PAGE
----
The resolution of an image sensor describes the total number of pixels that can be used to detect an image. From the standpoint of the image sensor, it is sufficient to count the number and describe it usually as the product of the horizontal number of pixels times the vertical number of pixels, which gives the total number of pixels.
A common myth is that larger pixel size image sensors are always more sensitive than smaller pixel size image sensors. To explain that this isn’t always the case, this paper will look at the effect that the pixel size has on image quality, especially for the overall sensitivity, which is determined by the quantum efficiency.
Backside illuminated image sensors have fewer obstacles in the pathway of the incoming light as it reaches the volume of the pixel, where the conversion to charge carriers takes place. As a result, backside illuminated CMOS image sensors are able to convert more of the light into charge carriers, resulting in larger signals and better images.
For companies looking to improve image-based systems using scientific CMOS (sCMOS) sensors for OEM applications, it is important to consider the advantages of back-illuminated (bi) systems. This video demonstrates the enhanced capabilities that bi sCMOS sensors have to offer, including up to 95 percent quantum efficiency and a broader spectral response than previous generations.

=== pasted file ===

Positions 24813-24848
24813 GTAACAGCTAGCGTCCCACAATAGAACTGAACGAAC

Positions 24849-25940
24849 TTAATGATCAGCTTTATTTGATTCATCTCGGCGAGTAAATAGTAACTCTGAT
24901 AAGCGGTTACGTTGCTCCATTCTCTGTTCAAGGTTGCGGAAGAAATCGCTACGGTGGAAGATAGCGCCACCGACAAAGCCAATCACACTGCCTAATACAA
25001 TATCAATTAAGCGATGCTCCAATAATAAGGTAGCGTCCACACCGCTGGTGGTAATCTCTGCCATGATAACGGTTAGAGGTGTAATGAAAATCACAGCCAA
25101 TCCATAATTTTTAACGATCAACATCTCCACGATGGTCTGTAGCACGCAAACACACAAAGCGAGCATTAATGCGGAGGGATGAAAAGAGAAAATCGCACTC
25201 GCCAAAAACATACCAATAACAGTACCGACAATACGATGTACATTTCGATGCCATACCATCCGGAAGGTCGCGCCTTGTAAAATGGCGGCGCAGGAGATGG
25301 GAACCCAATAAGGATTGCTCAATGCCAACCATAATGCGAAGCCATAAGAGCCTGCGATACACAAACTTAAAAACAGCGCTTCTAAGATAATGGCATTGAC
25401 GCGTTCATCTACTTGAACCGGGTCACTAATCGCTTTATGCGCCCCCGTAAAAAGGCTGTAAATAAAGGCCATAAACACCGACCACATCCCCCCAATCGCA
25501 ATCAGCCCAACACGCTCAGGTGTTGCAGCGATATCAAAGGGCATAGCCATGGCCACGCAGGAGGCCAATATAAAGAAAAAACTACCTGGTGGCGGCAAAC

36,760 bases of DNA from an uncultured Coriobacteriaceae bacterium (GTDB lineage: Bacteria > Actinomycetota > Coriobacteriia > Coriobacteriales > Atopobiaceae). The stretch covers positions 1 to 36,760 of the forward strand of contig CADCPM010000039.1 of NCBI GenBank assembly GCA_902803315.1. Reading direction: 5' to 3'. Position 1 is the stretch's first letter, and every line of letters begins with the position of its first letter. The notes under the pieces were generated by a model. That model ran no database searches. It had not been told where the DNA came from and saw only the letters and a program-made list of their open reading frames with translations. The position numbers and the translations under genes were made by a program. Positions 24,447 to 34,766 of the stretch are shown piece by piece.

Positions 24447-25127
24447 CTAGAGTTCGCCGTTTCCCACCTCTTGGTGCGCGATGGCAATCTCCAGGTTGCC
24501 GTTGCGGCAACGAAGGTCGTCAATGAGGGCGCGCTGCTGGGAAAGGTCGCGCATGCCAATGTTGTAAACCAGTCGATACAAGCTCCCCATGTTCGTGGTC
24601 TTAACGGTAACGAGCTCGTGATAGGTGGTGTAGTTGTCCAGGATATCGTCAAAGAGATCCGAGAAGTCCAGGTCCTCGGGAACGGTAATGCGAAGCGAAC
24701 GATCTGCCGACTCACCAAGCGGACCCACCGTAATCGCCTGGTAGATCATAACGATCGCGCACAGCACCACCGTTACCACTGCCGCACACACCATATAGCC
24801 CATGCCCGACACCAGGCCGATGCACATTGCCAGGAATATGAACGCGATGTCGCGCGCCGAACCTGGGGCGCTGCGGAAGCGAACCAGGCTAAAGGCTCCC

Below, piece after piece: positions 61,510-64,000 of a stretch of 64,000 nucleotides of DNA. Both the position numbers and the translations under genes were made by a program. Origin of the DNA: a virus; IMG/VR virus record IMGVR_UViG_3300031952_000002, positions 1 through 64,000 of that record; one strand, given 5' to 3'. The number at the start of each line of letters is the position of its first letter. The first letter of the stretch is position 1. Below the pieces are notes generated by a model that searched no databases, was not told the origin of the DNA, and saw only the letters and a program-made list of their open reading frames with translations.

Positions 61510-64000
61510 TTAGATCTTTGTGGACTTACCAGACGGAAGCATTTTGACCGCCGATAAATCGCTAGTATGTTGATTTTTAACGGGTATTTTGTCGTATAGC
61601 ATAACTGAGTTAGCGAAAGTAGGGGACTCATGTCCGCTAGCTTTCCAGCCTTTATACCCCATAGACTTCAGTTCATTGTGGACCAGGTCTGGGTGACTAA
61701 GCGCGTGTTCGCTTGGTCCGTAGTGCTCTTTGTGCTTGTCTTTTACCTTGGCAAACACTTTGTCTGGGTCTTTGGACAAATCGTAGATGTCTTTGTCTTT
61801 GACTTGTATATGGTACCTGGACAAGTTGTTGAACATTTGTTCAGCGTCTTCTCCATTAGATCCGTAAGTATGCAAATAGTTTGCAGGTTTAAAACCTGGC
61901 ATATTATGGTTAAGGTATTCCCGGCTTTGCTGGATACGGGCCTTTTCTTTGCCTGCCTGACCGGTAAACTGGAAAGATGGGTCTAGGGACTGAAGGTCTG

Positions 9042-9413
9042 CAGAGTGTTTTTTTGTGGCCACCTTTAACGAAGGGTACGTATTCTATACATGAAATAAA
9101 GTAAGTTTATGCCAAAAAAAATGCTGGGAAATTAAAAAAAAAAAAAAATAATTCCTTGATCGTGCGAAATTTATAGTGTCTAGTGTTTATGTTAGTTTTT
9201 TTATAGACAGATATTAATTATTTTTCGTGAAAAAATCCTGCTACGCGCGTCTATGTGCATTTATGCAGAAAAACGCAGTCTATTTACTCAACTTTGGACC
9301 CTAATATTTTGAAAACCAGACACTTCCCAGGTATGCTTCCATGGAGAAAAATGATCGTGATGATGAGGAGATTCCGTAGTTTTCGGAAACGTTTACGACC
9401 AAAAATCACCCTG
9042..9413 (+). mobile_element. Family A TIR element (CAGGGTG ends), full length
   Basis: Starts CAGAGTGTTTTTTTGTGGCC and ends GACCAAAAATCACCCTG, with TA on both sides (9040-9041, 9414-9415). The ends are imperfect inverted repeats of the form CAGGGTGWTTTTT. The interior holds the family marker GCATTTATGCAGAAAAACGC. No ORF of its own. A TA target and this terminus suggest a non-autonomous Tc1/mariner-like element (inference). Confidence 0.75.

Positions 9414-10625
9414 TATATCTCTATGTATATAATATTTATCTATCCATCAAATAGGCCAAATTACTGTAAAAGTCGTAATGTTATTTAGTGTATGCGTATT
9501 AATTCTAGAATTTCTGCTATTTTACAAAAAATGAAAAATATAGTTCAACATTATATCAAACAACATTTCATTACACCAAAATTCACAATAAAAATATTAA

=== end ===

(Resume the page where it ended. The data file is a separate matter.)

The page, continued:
The amount of image data that must be transferred to computers for storage and processing is continuously increasing. The demand for fast, reliable data transfer increases in turn. This article discusses the progression of camera interfaces and how they are continuously improved to enable reliable streaming data transfer from the camera to the computer.